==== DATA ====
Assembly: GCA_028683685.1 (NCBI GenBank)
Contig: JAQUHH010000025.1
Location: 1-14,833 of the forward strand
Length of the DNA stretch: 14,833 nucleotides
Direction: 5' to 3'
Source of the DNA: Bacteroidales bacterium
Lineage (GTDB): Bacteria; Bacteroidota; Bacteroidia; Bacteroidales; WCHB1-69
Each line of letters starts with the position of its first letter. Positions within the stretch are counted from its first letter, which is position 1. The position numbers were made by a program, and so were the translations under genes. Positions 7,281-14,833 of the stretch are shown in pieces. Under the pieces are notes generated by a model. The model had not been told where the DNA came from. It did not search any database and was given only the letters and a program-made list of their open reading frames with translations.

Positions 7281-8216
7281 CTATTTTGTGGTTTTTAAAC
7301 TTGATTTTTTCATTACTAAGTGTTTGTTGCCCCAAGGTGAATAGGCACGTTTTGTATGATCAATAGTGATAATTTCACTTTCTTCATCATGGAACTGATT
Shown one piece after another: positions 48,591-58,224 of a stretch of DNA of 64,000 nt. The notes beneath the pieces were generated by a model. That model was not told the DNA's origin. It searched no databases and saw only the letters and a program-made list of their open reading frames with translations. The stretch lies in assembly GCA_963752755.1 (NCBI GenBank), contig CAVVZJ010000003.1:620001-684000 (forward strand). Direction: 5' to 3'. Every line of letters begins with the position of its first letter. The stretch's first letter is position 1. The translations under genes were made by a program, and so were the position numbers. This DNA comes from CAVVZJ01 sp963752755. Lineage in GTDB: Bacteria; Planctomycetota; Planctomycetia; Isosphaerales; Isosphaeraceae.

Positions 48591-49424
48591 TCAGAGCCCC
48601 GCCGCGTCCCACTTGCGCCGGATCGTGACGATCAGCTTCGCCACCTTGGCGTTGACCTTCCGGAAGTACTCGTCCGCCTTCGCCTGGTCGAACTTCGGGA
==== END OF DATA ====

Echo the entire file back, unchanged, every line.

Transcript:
Assembly: GCA_028683685.1 (NCBI GenBank)
Contig: JAQUHH010000025.1
Location: 1-14,833 of the forward strand
Length of the DNA stretch: 14,833 nucleotides
Direction: 5' to 3'
Source of the DNA: Bacteroidales bacterium
Lineage (GTDB): Bacteria; Bacteroidota; Bacteroidia; Bacteroidales; WCHB1-69
Each line of letters starts with the position of its first letter. Positions within the stretch are counted from its first letter, which is position 1. The position numbers were made by a program, and so were the translations under genes. Positions 7,281-14,833 of the stretch are shown in pieces. Under the pieces are notes generated by a model. The model had not been told where the DNA came from. It did not search any database and was given only the letters and a program-made list of their open reading frames with translations.

Positions 7281-8216
7281 CTATTTTGTGGTTTTTAAAC
7301 TTGATTTTTTCATTACTAAGTGTTTGTTGCCCCAAGGTGAATAGGCACGTTTTGTATGATCAATAGTGATAATTTCACTTTCTTCATCATGGAACTGATT
Shown one piece after another: positions 48,591-58,224 of a stretch of DNA of 64,000 nt. The notes beneath the pieces were generated by a model. That model was not told the DNA's origin. It searched no databases and saw only the letters and a program-made list of their open reading frames with translations. The stretch lies in assembly GCA_963752755.1 (NCBI GenBank), contig CAVVZJ010000003.1:620001-684000 (forward strand). Direction: 5' to 3'. Every line of letters begins with the position of its first letter. The stretch's first letter is position 1. The translations under genes were made by a program, and so were the position numbers. This DNA comes from CAVVZJ01 sp963752755. Lineage in GTDB: Bacteria; Planctomycetota; Planctomycetia; Isosphaerales; Isosphaeraceae.

Positions 48591-49424
48591 TCAGAGCCCC
48601 GCCGCGTCCCACTTGCGCCGGATCGTGACGATCAGCTTCGCCACCTTGGCGTTGACCTTCCGGAAGTACTCGTCCGCCTTCGCCTGGTCGAACTTCGGGA